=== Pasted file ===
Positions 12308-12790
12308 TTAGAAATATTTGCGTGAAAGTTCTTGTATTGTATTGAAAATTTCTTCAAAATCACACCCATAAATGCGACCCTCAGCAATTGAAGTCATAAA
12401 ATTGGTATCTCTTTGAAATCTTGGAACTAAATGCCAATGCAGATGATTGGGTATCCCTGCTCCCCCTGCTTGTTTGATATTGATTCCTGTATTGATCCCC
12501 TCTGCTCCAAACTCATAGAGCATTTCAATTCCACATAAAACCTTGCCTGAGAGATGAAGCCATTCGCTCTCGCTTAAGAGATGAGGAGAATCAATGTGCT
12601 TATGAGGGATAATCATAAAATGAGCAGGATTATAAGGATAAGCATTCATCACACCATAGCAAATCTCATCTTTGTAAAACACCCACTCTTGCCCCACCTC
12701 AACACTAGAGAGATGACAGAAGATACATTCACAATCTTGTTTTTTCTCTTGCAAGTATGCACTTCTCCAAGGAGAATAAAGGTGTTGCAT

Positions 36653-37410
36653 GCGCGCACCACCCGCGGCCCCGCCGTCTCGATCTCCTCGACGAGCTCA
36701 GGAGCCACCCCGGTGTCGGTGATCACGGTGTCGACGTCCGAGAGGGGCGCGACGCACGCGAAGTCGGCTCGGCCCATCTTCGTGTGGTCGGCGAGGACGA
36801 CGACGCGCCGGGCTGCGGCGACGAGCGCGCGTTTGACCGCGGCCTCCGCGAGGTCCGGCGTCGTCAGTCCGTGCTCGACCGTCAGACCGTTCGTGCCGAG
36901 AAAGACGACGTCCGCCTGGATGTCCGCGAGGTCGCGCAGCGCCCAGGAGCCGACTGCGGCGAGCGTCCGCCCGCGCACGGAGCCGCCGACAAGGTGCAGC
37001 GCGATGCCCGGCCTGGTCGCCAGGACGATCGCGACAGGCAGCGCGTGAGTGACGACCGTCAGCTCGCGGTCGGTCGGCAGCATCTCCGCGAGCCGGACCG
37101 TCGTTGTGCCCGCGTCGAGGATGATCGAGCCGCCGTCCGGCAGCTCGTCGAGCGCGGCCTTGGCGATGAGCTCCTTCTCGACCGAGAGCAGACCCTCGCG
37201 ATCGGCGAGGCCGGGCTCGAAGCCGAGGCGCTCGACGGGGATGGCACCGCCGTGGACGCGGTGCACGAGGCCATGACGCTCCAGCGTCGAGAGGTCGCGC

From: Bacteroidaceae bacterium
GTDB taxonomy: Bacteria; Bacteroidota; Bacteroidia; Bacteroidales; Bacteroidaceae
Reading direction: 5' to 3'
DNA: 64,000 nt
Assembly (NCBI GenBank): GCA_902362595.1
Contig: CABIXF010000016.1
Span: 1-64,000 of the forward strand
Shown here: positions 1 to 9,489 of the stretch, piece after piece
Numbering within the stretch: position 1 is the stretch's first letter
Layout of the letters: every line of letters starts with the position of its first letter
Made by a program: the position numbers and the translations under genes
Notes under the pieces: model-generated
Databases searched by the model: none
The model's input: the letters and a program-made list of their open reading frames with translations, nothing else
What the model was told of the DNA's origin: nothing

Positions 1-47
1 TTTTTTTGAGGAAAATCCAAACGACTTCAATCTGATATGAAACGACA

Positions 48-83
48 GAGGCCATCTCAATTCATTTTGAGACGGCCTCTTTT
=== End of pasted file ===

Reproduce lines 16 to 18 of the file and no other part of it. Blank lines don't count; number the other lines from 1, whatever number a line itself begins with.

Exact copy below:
GTDB taxonomy: Bacteria; Bacteroidota; Bacteroidia; Bacteroidales; Bacteroidaceae
Reading direction: 5' to 3'
DNA: 64,000 nt